How do you decide which set backs mean stop while for others, you persevere? My name is Carrie and here on Artist Strong I help artists like you refine your skill and develop your unique artist voice. Today is Part 4 of a series that gives you background on building and growing this community space.
One thing that has yet to change for me as Artist Strong has grown: it doesn’t matter how many GOOD emails I get from our community: just one negative email can still strip my sense of accomplishment away. It’s some of the residual perfectionism I still battle, reminding me I’ve done something wrong and therefore, the niggling questions in the back of my mind is: how much else have I done “wrong?”
Thankfully I don’t always feel that way. And good comes from those moments: this whole series is born from one of those emails. And THAT is what today is really about: a sampling of the many obstacles I’ve faced with the business and personally in the past and how I’ve tried to use them as fuel to serve the Artist Strong community.
One of the earliest obstacles I came across was the need to rename my blog. I had blogged for several years under the name Artist Think, but I found out I couldn’t trademark the name. I decided to rename the company and hire someone to develop my logo and branding imagery.
Choosing a new name was SO hard! I talk about this in another article I’ll link below this video. In the end, however, it became a huge rallying point for our community and one of you lovely humans helped me choose Artist Strong.
Another obstacle of sorts is the number of sign ups I get when I promote my programs. Each time I run a program, I have sign ups. This is GREAT. But if you do any of the math on what I’m making with recent sign up numbers in Part 3 you’d realize there’s no way for me to yet take a salary.
I am, however, slowly beginning to cover my yearly costs of Artist Strong and this is a huge win. And that’s because of all of you wonderful people who see value in the programs I offer and invest in them AND/or support me via Patreon.
Each time I offer a program I’m so hopeful the number of sign ups will increase. And they do. But it’s never by the numbers I hope for, so I feel a sense of loss. I can’t stay in that place for very long though because I do have amazing students to show up for and serve. All it takes for me is hear about ONE “aha” moment and I’m all fired up again. That’s inspiration and fuel for me.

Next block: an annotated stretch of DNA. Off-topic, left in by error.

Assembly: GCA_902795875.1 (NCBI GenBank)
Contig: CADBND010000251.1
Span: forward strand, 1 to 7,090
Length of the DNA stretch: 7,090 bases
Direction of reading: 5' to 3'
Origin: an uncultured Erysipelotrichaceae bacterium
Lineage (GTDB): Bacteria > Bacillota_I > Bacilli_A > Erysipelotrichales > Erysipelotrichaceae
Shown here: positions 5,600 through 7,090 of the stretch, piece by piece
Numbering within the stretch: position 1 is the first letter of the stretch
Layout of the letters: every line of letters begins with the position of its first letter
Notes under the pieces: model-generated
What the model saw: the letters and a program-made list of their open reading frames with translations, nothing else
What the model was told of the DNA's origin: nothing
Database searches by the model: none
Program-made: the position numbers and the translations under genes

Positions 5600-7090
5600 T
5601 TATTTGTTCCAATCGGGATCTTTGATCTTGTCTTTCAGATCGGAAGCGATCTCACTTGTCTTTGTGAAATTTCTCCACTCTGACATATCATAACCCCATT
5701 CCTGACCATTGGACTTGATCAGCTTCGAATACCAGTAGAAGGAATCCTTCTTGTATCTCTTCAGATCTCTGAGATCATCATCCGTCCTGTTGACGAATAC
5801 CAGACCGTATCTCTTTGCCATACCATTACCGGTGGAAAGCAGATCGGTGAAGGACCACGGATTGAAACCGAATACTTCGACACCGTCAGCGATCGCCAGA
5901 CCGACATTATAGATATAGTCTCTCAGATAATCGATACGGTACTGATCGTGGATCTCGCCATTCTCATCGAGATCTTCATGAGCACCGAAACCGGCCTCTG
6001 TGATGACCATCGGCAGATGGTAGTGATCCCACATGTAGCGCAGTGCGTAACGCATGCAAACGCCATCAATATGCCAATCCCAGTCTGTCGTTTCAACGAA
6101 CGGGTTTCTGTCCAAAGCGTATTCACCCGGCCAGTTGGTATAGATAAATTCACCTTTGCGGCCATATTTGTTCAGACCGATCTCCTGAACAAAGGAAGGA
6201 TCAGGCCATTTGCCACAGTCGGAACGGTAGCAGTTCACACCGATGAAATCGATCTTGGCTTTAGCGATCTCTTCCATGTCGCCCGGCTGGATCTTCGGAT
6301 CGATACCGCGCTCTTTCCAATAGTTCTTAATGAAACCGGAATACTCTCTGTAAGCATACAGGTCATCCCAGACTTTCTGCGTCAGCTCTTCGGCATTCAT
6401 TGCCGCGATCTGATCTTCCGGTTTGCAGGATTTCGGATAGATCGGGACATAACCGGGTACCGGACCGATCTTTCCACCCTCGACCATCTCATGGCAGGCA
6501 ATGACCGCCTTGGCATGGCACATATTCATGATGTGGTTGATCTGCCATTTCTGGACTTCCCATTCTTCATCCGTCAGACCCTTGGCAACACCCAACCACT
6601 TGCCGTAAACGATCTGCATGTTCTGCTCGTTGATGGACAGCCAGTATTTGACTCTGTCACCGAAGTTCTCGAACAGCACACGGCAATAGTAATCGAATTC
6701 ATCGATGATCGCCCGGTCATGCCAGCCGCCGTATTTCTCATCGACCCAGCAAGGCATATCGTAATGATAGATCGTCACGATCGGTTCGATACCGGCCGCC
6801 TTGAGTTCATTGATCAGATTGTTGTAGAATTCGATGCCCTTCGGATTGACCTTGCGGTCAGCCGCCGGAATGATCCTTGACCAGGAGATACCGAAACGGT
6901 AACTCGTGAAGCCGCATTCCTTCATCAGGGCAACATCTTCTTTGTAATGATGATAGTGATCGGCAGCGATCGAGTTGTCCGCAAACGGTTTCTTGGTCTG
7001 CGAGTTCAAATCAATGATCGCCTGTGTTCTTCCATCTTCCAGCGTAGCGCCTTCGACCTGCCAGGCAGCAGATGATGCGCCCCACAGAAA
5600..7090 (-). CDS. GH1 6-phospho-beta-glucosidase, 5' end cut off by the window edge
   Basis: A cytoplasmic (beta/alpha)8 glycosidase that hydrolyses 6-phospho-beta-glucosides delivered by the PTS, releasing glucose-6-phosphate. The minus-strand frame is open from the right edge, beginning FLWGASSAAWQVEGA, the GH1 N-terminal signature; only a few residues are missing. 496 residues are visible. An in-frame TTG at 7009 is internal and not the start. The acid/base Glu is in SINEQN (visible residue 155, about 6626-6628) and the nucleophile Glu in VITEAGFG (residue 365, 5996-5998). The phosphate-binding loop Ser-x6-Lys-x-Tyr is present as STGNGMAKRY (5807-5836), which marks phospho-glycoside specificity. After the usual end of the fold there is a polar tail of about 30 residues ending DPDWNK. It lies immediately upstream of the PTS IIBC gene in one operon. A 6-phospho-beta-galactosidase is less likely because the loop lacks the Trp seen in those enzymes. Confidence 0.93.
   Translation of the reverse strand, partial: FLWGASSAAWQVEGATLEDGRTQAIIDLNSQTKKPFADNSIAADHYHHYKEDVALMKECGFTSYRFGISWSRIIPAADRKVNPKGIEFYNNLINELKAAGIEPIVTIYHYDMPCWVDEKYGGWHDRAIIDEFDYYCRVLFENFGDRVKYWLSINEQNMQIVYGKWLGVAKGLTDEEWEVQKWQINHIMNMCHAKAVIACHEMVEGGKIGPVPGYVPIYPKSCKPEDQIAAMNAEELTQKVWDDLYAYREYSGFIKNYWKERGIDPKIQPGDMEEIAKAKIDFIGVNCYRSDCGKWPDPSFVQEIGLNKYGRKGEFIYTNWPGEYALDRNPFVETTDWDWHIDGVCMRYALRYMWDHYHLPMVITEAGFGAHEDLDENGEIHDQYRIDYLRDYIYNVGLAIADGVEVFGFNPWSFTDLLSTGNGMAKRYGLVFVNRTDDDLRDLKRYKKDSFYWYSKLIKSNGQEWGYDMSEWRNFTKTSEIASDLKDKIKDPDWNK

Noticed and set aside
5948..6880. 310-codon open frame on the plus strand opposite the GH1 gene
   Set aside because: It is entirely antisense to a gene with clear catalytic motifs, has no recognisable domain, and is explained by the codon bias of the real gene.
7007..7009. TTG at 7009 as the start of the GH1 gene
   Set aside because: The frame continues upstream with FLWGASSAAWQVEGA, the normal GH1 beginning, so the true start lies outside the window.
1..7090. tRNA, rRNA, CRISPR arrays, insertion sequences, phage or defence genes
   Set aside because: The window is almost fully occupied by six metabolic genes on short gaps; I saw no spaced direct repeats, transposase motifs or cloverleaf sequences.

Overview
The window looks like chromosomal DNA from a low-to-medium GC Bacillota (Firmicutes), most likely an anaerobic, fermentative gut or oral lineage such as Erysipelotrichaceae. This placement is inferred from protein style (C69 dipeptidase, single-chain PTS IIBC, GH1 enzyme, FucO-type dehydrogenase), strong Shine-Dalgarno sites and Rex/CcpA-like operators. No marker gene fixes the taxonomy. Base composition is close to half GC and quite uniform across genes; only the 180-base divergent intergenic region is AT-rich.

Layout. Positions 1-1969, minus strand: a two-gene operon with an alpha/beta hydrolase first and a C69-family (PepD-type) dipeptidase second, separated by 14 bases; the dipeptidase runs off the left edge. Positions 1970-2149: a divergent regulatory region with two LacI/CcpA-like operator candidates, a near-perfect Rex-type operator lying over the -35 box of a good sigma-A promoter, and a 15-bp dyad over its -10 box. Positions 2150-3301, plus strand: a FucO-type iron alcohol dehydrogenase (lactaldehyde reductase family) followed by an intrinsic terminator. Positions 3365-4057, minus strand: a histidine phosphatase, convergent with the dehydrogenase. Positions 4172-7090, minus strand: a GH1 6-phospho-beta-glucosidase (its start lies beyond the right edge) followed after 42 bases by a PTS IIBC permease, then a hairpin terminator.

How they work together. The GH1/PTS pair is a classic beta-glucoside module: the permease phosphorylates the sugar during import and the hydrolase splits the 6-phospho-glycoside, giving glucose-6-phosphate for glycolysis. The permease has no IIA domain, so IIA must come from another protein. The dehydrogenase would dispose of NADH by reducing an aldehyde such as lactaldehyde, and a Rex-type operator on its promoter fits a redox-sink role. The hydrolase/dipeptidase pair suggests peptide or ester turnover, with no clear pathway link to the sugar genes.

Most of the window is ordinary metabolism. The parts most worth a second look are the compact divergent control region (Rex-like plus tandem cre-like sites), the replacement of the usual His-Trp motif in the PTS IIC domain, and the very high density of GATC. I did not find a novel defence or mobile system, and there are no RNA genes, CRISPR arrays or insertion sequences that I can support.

I saw Gary Vaynerchuk speak a few months ago and a big takeaway I had was his statement: “You gotta have patience.” And, you do. This is especially important in the online world of heavy curation and the appearance of people “getting ahead” or having quick wins.
I wonder how many creatives give up on their success too soon? I also wonder how many start aiming for some big goal and expect it to happen much sooner than is realistic to expect…
THAT is why I share some of this with you today. I don’t feel like I have “big wins.” I haven’t been “discovered.” For the past 3 years I’ve worked really, really hard to build a trustworthy space that is only NOW starting to cover costs and gain traction. And guess what: I’m damn proud of it all, too 🙂
Part of this journey would not be possible without the help of my husband Joseph. We met in Dubai and both of us had full time jobs. After we married his job transferred us to Muscat and that became my opportunity to really focus on Artist Strong.
Today our circumstances are different. My husband is going back to school for his masters. And that adds a whole new layer of experience: we no longer have the consistent income we once did. I put pressure on myself to achieve and briefly considered going back to a part time or full time job, in addition to my work with Artist Strong.
And of course, there were many other kinds of obstacles in between: a random health problem for me popping up making me cut out dairy and gluten from my diet, my Dad’s passing, our move from Oman to Canada, my residency application to live in Canada with my husband, the long wait while we wonder which university and where, and then the move from British Columbia to Ontario.
Some days I felt like no matter how hard I worked I wasn’t “winning.” And that not yet profiting meant I was a failure. I still feel uncomfortable telling you this, as if I’m admitting some “Terrible” secret, or that it’s somehow stains our community, so clearly I have some more work to do around this. But you all keep me going.
I’d see one of you have a huge leap in your skill, or hear someone talk about their first gallery show and my heart felt (and feels!) full. I receive constant reminders that I’m doing the right work. It isn’t easy, secure, or fast, but I know it’s right. SO here I am, serving.